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Author Topic: Resolve  (Read 12941 times)
Morgan_Moore
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« on: March 05, 2013, 08:13:05 AM »
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After twonking with various colour editors Im feeling this is the one... and it is free!
http://www.blackmagicdesign.com/products/davinciresolve

Some basics
http://www.sammorganmoore.com/backlot/davinci-resolve-for-newbs-and-photoshop-ers

An image
http://www.sammorganmoore.com/backlot/resolve-interview-shot

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Sam Morgan Moore Cornwall
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Sareesh Sudhakaran
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« Reply #1 on: March 05, 2013, 08:44:26 AM »
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Heard great things about it. Will try it soon myself. What monitor are you using?
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Morgan_Moore
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« Reply #2 on: March 05, 2013, 09:03:15 AM »
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I use a 27 imac.

My choice of monitor is clear..

my work is not for broadcast (which is specced for 1997 CRT monitors that no end user has) it is for people who view online, mainly my client base who I assume are the mac-eratti

..so I use a similar monitor to them to grade

S
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Sam Morgan Moore Cornwall
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Chris Sanderson
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« Reply #3 on: March 05, 2013, 11:00:30 AM »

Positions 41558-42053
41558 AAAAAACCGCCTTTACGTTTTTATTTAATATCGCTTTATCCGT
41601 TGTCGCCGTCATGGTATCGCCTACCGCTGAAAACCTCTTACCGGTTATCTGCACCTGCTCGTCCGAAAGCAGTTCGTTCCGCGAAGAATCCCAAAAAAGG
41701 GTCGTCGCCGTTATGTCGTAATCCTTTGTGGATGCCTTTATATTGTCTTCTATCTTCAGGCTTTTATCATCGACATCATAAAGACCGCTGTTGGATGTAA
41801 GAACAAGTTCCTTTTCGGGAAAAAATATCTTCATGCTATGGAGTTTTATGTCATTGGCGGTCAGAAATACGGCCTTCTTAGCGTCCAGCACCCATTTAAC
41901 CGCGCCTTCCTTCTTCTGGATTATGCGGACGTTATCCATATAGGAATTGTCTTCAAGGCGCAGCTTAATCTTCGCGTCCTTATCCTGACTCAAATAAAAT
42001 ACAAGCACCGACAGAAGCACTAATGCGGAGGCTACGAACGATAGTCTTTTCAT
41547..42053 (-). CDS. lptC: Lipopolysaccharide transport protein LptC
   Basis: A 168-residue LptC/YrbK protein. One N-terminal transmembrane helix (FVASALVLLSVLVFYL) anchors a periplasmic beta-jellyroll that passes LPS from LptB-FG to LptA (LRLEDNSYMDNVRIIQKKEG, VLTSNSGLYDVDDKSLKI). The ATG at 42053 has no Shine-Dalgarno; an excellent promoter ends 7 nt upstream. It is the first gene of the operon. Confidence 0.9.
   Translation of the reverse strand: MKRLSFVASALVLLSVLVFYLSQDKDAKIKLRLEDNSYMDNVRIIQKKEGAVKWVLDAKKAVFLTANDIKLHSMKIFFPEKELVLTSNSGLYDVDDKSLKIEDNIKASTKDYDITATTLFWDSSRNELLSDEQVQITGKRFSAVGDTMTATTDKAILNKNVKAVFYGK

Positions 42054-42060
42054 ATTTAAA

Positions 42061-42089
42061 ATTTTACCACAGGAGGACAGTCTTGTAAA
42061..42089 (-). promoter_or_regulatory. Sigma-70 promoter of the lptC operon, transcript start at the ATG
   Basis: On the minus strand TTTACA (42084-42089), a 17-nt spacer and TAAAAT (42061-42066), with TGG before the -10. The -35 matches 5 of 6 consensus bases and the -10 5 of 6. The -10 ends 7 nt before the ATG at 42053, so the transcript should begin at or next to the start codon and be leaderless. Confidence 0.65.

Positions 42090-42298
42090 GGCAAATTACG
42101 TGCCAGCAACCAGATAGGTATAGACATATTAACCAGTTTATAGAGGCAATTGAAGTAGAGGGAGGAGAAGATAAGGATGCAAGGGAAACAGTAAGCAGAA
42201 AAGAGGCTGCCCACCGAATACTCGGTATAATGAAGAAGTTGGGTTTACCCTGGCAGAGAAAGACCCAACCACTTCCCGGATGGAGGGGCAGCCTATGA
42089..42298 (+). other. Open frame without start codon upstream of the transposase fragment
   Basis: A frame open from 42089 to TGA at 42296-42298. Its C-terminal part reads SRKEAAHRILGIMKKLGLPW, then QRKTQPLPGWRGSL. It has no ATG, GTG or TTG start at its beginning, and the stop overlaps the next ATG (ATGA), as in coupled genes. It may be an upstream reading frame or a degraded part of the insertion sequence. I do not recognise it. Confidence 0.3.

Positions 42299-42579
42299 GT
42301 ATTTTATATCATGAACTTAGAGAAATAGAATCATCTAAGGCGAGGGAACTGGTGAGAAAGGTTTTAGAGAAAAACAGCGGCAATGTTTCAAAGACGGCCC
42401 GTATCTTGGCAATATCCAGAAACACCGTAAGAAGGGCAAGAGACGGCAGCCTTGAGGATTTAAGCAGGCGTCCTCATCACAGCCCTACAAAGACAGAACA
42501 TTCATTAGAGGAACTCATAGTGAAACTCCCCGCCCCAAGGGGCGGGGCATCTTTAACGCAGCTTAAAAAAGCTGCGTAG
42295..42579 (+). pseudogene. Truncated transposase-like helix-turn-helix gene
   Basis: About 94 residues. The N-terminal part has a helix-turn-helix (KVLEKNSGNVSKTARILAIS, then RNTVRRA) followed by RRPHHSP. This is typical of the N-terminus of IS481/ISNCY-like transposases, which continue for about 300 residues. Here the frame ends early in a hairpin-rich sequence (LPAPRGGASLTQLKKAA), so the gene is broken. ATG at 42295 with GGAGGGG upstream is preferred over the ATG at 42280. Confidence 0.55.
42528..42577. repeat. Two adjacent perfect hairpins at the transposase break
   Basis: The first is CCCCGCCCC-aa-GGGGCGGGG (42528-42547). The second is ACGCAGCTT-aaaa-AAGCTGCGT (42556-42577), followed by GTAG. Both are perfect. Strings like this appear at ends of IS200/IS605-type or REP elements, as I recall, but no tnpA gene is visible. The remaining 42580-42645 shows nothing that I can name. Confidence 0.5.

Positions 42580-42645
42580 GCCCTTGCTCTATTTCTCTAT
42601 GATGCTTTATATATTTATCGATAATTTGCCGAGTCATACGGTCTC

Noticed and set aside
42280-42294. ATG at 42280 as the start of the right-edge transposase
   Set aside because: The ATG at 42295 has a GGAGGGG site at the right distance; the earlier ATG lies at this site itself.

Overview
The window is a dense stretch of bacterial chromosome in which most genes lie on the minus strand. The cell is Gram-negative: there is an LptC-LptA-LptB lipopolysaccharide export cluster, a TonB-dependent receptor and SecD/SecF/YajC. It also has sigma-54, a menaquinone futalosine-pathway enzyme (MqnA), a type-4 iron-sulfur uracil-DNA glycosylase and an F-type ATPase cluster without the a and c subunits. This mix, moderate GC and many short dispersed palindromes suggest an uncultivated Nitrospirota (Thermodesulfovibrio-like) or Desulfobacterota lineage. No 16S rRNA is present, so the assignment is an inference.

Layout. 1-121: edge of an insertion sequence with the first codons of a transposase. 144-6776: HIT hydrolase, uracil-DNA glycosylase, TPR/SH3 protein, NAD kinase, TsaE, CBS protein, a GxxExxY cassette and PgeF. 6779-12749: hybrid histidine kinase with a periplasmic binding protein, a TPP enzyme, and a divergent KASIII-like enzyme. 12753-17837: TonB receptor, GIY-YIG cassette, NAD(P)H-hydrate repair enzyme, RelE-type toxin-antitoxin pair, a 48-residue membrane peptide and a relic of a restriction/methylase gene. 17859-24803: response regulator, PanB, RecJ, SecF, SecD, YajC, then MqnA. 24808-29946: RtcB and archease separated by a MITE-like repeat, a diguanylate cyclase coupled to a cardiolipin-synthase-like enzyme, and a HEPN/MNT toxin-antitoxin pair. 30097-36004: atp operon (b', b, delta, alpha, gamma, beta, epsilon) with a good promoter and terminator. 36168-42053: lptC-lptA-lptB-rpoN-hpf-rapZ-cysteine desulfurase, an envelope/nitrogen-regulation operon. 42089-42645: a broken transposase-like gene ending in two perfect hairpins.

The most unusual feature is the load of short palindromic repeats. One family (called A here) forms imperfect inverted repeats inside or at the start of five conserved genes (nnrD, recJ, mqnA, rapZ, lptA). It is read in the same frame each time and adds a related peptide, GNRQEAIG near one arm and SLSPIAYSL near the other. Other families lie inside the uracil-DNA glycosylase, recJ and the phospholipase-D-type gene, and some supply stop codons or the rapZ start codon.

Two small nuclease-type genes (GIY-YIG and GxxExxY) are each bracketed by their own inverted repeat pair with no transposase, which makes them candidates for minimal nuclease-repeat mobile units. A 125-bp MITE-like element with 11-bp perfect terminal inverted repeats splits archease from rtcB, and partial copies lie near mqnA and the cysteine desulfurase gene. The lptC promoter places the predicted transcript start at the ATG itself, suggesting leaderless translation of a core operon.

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Lovely example Sam. It made me envious enough that I am downloading the free version.

The DaVinci Resolve manual is a great place to start - quite comprehensive
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Christopher Sanderson
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« Reply #4 on: March 05, 2013, 11:35:11 AM »
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Apart from being a good Colour Correction tool Resolve is really useful for creating "dailies" from RAW camera files such as RED and Alexa. It can create
Avid DNxHD mxf's and other file formats useful for offlining.
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Morgan_Moore
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« Reply #5 on: March 05, 2013, 12:32:32 PM »
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Lovely example Sam. It made me envious enough that I am downloading the free version.

The DaVinci Resolve manual is a great place to start - quite comprehensive

I hope you enjoy it.

It can be a bit of a tangle to start - seems like you can only work on files within its 'root' directory etc

As for the manual - its OK but quite heavy - Ive tried to outline the basic stuff I would do with a still image!

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Sareesh Sudhakaran
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« Reply #6 on: March 06, 2013, 04:12:14 AM »
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I use a 27 imac.

My choice of monitor is clear..

my work is not for broadcast (which is specced for 1997 CRT monitors that no end user has) it is for people who view online, mainly my client base who I assume are the mac-eratti

..so I use a similar monitor to them to grade

S

Makes perfect sense to me!
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UlfKrentz
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« Reply #7 on: March 06, 2013, 01:55:42 PM »
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+1 for resolve. Excellent point to start:

http://www.rippletraining.com/categories/avid-adobe-davinci-courses/davinci-resolve-products/davinci-resolve-9.html

Cheers, Ulf
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Chris Barrett